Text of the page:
Iran nuclear talks: Sceptics sound note of caution amid jubilation over deal

The six major powers which wrangled over the deal now face the dual tasks of selling its contents to sceptical audiences and making sure it doesn't unravel

After the breakthrough in talks with Iran on paring back its nuclear capabilities, a more sober reality has set in as both sides recognise that the road from Thursday’s framework understanding to nailing down a final agreement by the end of June is certain to be a contentious and perilous one.

The six major powers which wrangled over the deal during eight days of negotiations in Switzerland now face the dual tasks of selling its contents to sceptical audiences, notably Israel as well as members of the US Congress, and making sure it does not unravel when they return to the table to turn the outline into a concrete pact.

It is an endeavour freighted with enormous stakes. For President Barack Obama, it is the opportunity he has sought since coming to office to reforge American foreign policy so that the projection of military power is replaced by the power of diplomacy. His officials are already urgently working the phones to calm doubters.

Benjamin Netanyahu, the Israeli Prime Minister, reiterated his opposition yesterday saying that after a meeting of his cabinet its members are “united in strongly opposing” the deal with Iran.

 

“Israel demands that any final agreement with Iran will include a clear Iranian commitment of Israel’s right to exist,” Mr Netanyahu said in a statement yesterday. “Israel will not accept an agreement which allows a country that vows to annihilate us to develop nuclear weapons.”

In Iran, meanwhile, President Hassan Rouhani said Iranians will “stand by the promises” they made and that they “do not seek to deceive” the international community. But hardliners were not effusive in their praise. Hossein Shariatmadari, an adviser to Ayatollah Ali Khamenei and editor of the hardline Kayhan daily – which has always opposed the talks – told the semi-official Fars news agency that Iran exchanged its “ready-to-race horse with a broken bridle”. But the Foreign Minister, Mohammad Javad Zarif, who signed the agreement, received a hero’s welcome on his return to Tehran. Crowds of cheering supporters surrounded his vehicle and chanted slogans of support.

Meanwhile, in the US Republicans and some Democrats on Capitol Hill continued to voice their distrust of what the world powers are offering Iran. Some other parties to the talks sounded a note of caution. “We are not completely at the end of the road,” the French Foreign Minister Laurent Fabius noted. “Nothing is signed until everything is signed, but things are going in the right direction.”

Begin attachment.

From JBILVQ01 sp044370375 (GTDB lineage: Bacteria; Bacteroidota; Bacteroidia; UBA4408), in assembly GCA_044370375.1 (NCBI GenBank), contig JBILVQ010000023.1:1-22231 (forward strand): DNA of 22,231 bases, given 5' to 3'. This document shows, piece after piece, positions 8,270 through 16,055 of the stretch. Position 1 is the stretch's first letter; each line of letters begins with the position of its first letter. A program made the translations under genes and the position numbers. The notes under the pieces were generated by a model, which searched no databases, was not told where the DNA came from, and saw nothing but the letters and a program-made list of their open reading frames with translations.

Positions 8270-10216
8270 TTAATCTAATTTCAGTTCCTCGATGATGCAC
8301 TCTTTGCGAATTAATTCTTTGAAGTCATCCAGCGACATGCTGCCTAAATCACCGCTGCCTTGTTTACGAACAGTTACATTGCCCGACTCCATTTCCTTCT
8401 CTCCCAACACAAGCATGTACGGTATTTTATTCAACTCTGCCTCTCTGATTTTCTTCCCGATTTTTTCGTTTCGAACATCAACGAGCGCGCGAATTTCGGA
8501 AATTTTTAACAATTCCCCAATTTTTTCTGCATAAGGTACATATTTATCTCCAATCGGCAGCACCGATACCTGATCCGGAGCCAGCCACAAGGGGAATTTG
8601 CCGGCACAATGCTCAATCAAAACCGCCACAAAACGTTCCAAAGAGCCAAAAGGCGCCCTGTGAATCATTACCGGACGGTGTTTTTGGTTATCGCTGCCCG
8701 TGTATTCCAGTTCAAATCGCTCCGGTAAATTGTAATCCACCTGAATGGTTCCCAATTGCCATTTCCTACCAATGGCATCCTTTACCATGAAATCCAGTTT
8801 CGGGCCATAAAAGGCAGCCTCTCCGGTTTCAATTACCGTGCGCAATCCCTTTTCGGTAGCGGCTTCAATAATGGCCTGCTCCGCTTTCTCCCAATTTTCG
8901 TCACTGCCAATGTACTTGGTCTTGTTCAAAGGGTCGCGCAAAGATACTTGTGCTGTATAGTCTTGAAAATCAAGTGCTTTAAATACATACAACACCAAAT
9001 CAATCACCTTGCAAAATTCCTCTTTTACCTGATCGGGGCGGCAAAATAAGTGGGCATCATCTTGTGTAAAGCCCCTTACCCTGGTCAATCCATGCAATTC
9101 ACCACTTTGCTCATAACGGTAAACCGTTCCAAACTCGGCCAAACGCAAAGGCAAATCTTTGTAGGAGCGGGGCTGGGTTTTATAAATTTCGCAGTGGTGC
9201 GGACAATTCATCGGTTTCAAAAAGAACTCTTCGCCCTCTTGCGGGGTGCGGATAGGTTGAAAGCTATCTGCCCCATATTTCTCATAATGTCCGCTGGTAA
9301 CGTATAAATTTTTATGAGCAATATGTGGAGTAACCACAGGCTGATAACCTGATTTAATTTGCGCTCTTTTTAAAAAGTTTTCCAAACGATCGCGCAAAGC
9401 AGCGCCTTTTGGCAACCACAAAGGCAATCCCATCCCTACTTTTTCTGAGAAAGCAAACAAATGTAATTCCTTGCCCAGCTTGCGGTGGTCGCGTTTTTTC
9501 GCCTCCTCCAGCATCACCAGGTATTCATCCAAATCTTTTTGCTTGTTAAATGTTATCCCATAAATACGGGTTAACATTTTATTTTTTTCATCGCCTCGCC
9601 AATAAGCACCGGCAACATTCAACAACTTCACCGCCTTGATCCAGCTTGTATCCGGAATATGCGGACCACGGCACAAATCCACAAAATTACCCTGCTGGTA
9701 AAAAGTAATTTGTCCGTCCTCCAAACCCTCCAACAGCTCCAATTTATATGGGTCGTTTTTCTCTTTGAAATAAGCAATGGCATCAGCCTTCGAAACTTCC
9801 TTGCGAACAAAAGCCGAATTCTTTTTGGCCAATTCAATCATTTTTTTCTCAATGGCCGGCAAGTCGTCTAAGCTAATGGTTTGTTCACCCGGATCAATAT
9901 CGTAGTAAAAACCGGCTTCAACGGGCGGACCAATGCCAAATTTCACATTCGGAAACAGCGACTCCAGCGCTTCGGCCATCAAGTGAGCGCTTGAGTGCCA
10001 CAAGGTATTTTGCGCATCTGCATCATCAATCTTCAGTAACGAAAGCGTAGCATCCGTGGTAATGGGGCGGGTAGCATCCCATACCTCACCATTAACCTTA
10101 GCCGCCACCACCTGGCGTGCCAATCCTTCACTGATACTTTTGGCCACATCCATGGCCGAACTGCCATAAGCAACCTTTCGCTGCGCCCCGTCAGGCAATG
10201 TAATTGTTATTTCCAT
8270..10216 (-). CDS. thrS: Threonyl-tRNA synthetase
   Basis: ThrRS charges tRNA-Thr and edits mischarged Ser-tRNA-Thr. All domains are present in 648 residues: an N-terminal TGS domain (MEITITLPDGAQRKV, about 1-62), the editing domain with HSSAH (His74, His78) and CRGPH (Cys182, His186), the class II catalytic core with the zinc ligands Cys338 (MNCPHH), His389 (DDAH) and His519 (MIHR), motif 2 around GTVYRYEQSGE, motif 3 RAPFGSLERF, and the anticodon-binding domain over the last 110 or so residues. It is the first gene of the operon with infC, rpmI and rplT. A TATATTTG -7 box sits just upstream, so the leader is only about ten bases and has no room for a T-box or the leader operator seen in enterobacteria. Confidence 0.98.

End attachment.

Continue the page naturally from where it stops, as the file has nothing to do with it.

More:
According to a document released by the US describing the parameters for a final deal it said had been agreed upon, Iran would accept an array of measures to cut into its ability to produce a nuclear weapon. Many of those limits would be in place for a decade, while others would last 15 or 20 years. Sanctions related to Iran’s nuclear programmes would be suspended by the US and the European Union and eased by the UN in phases after the International Atomic Energy Agency confirmed its compliance.

Iran would see 75 per cent of the centrifuges at its main uranium enrichment site removed while much of its existing stockpile of enriched material would be neutralised. A planned reactor would be reconstructed so it would no longer be capable of producing weapons-grade plutonium. The goal of these arrangements is to extend to at least one year the time Iran would need to produce a nuclear bomb with the technology it has, from the estimated three to four months it would need today.

The release by the US of the detailed document appeared to have irked the Iranians, however. “There is no need to spin using ‘fact sheets’ so early on,” tweeted Mr Zarif.

The plan has put Mr Obama on a collision course with Congress where Republican leaders vowed to seek a vote on a bill that would give politicians the final word on any deal with Iran. Mr Obama could in theory veto such a law. However if enough Democrats abandon him and side with the Republicans his veto might be overridden.

Critically, meanwhile, there were signs in Tehran that what has emerged has the backing of Iran’s Supreme leader, Ayatollah Ali Khamenei. In the weekly sermon at Tehran University, Ayatollah Mohammad Emami-Kashani, a hardline cleric, said Ayatollah Khamenei backed the negotiating team.

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